The best teams had a high level of communication.  They talked to each other about where they were at and what was left to be done.  Diane & I relied on both my written recipe and a short form cheat sheet that had each task assigned to a team member.  I love a good list, it gives a sense of accomplishment as I check things off and ensured that every element was addressed.

We talked through the recipe before each session to be sure we were on the same page and communicated clearly and concisely through the event.  Diane and I had never cooked together before and so it was incumbent upon me to deliver clear direction in a calm, direct manner.  In my opinion, communication was one of our key elements of success.

Even my Dad & Leeann got in on the action, they were our official clock watchers and timers.  All I had to do was call out “SEVEN MINUTES” when I popped the buns into the oven to finish and seven minutes later there was a call back to remind me to yank them out.  I wish I’d taken that one step further when my candy thermometer pooped out for our final burger, The Candied Canuck.  I could have called home to the best chef I know to ask for help, but it didn’t even dawn on me.  Note to self:  Use your resources, no matter where they are.

Food Gypsy prepped and ready - Food Gypsy
Being an international competitor meant provisioning on site and making things work. Hello four-dollar cooler!

3) Don’t Rely On The Competition Pantry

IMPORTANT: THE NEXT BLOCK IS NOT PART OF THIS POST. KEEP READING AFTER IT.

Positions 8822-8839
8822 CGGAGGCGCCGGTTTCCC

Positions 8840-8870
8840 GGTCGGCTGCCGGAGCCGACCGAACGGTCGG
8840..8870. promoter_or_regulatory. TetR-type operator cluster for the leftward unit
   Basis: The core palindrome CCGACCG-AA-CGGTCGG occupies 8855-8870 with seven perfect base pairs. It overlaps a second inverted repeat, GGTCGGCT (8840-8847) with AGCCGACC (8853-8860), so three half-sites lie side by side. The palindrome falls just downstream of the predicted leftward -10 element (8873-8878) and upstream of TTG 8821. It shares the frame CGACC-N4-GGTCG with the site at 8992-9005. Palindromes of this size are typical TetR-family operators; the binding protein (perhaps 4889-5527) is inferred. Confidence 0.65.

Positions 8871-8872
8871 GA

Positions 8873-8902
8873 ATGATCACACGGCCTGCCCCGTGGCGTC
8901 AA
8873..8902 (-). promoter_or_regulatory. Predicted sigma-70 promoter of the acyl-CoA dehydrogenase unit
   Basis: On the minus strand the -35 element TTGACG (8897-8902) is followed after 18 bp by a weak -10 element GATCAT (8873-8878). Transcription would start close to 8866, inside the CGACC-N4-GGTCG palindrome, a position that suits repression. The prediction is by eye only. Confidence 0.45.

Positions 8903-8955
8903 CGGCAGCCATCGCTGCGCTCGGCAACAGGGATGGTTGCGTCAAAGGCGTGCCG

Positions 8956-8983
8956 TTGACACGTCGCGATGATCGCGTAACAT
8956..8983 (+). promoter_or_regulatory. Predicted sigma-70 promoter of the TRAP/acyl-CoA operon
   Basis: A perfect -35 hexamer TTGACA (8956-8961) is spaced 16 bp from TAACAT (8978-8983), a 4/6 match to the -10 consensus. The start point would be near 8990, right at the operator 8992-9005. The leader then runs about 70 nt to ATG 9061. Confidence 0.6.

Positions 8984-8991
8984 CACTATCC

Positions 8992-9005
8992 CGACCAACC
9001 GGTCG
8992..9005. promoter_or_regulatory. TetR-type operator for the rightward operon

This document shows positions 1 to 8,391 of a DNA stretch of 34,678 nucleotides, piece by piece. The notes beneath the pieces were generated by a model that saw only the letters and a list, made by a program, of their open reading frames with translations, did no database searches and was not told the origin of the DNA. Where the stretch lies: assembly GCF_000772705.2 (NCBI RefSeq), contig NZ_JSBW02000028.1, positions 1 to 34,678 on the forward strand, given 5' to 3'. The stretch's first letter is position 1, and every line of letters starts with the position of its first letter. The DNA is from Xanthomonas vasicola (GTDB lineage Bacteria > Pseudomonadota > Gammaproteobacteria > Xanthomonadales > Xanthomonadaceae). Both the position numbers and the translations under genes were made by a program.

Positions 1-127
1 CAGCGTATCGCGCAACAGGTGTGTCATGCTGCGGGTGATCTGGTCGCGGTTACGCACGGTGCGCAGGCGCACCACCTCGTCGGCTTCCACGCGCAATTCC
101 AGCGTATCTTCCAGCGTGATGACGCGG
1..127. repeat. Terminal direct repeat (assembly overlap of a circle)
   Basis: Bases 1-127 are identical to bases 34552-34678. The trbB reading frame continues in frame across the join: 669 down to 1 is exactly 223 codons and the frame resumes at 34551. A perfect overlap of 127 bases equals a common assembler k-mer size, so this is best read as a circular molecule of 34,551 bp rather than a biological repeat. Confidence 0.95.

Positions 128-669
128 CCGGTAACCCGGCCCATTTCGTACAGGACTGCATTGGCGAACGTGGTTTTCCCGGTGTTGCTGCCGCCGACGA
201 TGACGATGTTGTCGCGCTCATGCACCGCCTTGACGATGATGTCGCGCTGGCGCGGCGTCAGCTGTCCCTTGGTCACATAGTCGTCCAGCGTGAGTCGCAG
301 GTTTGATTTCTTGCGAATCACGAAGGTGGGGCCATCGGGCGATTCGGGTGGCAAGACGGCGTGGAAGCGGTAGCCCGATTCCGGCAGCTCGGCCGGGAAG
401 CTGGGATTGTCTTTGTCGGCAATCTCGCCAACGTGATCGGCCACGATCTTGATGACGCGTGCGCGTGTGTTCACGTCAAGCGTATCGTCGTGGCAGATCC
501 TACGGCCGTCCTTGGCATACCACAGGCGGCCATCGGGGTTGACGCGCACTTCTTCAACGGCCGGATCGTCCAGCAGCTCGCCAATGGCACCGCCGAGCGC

In most competitive cooking there will be a pantry where you can order some of the basics to help underwrite your costs so you don’t have to buy an entire bottle of white vinegar when all you need is one tablespoon.  Thing is, we’re all human.   Mistakes could be made, ingredients might not be ready in time or might not be the quantities you need and then you’re off to a bumpy start and if you don’t recover, you’re screwed.

I took the approach of supplying all of my own ingredients, which was a bit more expensive, but it left nothing to chance.  Many of the ingredients for my signature burger (the Amazin’ Asian) are specialized but I found them all in one place, the local Asian market in Vegas’s Chinatown.  This meant hauling heavy bags to the Kenmore Kitchen Arena each day but it was well worth it because this way if something was missing there was no blame, no yelling, no screaming… just under the breath cursing from my corner.

Fortunately, we had few hiccups (except the aforementioned glitch in the final round), because I had enough food to feed half the neighborhood!

Racing against the clock in the recipe competition - Food Gypsy
Racing against the clock in the World Recipe Championships and plates of pasta.

4) You Don’t Have To Be A Chef To Win

On several occasions, other WFC top ten finalists turned to me and said “I don’t deserve to be here, I’m just a home cook”.  Honey, if you’re standing on that stage, you earned it.